Delayed onset muscle soreness explained. What causes delayed onset muscle soreness?
Is it lactic acid?
Well, surprise. No, lactic acid does not cause muscle soreness. Lactic acid builds up in the muscles during anaerobic respiration. This is not the the burning feeling you get DURING exercise. That burn is caused by hydrogen. Most lactic acid is whisked away once new blood carrying new oxygen returns to the muscles.
Weight training exercise consists of two types of movement. There's the eccentric or negative phase, and the concentric or positive phase. The eccentric phase is also referred to as "forced lengthening of the muscle" Most of this discussion will revolve around the eccentric phase, as most all of the microtrauma happens here. Microtrauma is the tearing of the muscle's fibers and connective tissue. The fact is, much fewer fibers are involved during this phase. That said, each fiber is subjected to greater forces during.
Conversely, the concentric phase recruits far more fibers, but more metabolic activity takes place here. That means the depletion of muscle energy- adenosine triphosphate (ATP), as well as muscle glucose (glycogen).
The combination of the two lead to altered cellular calcium. This happens during and after the exercise. The cellular calcium eventually leads to the activation of enzymes that break down cellular proteins, with the inclusion of contractile proteins. In turn, increased mitochondrial calcium decreases cellular energy production. At the end of all this, there's now muscle debris and swelling begins. Fluid enters the cells to make way for the immune system's "clean up". The immune response now triggers the release of free radicals. This also damages the muscle.
Now, the muscles are damaged. and their ability to store fuel (glycogen) is compromised. The two now make it necessary for proper recovery before the next training session. It's commonly accepted that a muscle can reach full recovery after seven days. Some studies even indicate the process can take up to fourteen days! The one fact still remains; if your muscles are still sore, don't train them. This breaking down of the newly recovered muscle is counterproductive.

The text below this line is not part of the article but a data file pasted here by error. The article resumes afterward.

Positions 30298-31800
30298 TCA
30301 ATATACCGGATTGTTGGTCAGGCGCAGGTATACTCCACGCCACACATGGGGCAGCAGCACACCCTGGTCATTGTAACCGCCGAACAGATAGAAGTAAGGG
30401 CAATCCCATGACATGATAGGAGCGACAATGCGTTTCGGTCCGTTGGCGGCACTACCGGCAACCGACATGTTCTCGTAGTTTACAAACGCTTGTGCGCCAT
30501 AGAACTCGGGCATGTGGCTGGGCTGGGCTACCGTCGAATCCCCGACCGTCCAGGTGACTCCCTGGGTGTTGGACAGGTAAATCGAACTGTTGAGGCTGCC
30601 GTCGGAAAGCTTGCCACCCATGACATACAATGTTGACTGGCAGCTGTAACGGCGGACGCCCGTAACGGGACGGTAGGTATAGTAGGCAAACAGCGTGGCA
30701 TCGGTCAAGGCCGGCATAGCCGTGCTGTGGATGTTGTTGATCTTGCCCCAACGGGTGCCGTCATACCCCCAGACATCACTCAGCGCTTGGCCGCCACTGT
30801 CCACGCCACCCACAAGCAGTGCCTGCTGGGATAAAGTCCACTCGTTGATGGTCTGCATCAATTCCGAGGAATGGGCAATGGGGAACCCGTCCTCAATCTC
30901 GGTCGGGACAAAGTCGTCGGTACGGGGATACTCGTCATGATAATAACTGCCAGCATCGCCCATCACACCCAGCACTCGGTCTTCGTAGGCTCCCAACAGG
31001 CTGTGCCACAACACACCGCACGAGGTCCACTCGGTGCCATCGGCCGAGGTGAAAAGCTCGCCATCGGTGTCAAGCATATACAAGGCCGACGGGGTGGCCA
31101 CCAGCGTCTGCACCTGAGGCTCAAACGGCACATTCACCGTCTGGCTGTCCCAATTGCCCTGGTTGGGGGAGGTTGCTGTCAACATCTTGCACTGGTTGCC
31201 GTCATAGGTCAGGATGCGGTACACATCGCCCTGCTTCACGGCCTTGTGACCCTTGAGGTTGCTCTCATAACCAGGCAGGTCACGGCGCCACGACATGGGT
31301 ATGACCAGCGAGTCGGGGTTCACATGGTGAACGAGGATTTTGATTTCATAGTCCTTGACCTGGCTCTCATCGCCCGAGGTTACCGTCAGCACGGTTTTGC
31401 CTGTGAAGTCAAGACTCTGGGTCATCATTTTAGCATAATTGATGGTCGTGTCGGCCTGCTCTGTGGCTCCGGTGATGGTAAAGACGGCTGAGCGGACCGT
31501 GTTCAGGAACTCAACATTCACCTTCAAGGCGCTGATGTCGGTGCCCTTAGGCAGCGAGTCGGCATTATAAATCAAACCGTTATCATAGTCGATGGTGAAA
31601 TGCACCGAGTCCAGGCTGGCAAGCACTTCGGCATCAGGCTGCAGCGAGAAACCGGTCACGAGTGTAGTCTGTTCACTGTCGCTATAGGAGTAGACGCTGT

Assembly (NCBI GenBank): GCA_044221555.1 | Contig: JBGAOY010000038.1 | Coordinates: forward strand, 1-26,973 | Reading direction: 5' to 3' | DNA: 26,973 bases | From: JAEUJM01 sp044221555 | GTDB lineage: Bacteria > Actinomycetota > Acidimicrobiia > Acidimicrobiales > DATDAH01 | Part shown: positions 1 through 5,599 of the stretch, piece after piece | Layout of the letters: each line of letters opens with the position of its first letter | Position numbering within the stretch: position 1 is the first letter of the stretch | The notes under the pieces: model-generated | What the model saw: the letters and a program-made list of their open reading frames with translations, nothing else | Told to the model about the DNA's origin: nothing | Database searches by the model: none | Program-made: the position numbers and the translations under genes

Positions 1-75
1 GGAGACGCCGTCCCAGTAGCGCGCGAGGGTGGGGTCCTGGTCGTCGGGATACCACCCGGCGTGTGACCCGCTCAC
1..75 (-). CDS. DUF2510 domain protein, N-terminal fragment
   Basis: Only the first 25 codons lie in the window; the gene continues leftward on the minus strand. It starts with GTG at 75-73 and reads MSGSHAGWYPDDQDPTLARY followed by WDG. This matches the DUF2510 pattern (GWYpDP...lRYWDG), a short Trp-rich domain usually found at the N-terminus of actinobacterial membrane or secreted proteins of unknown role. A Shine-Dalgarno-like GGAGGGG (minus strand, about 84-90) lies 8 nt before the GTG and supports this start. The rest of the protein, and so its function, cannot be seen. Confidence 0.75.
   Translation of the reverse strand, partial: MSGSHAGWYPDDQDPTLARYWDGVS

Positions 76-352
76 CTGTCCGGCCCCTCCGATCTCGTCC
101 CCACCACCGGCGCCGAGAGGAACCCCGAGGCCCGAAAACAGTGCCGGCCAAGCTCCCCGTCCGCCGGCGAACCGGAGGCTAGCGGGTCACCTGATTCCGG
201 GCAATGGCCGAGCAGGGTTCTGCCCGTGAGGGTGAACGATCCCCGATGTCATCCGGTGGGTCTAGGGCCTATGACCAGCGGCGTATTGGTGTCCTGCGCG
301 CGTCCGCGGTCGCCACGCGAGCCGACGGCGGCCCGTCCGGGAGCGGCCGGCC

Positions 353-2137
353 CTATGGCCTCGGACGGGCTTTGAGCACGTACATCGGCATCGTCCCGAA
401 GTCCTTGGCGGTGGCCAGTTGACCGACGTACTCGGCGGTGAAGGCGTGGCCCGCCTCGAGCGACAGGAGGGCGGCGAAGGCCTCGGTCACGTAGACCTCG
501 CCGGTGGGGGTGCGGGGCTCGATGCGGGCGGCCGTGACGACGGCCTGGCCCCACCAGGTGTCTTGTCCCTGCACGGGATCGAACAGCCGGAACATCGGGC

This is where proper nutrition comes into play. It's long been said that there's a 30 minute "window" after intense exercise. This window represents the time to get protein into the system. Science has since learned this window is nowhere near this long. The time is much closer to 12 minutes. Using a high quality whey protein, preferably a hydrolyzed whey isolate is necessary. Whey protein has the highest biological value for humans based on it's amino acid profile, as well as it's speed of digestion and assimilation. Getting these raw materials in you immediately ensures proper muscle protein synthesis.
It doesn't end there, though. The muscles still need to replace muscle glycogen. The muscle's ability to refuel itself is compromised, though. That means shoveling tons of carbohydrates down your throat is excessive. Eating ample amounts of carbohydrates throughout the day will lead to muscle recovery. It just can't happen in one fell swoop. Loading carbs indiscriminately will only cause fat deposition. What the body can't store, the liver converts to fat.
I'm still seeing conflicting evidence regarding post workout carbohydrate consumption and human growth hormone. That said, I'm reluctant to favor one stance over the others. This will just have to be another trial and error experiment on your part. Find the one that works for you.
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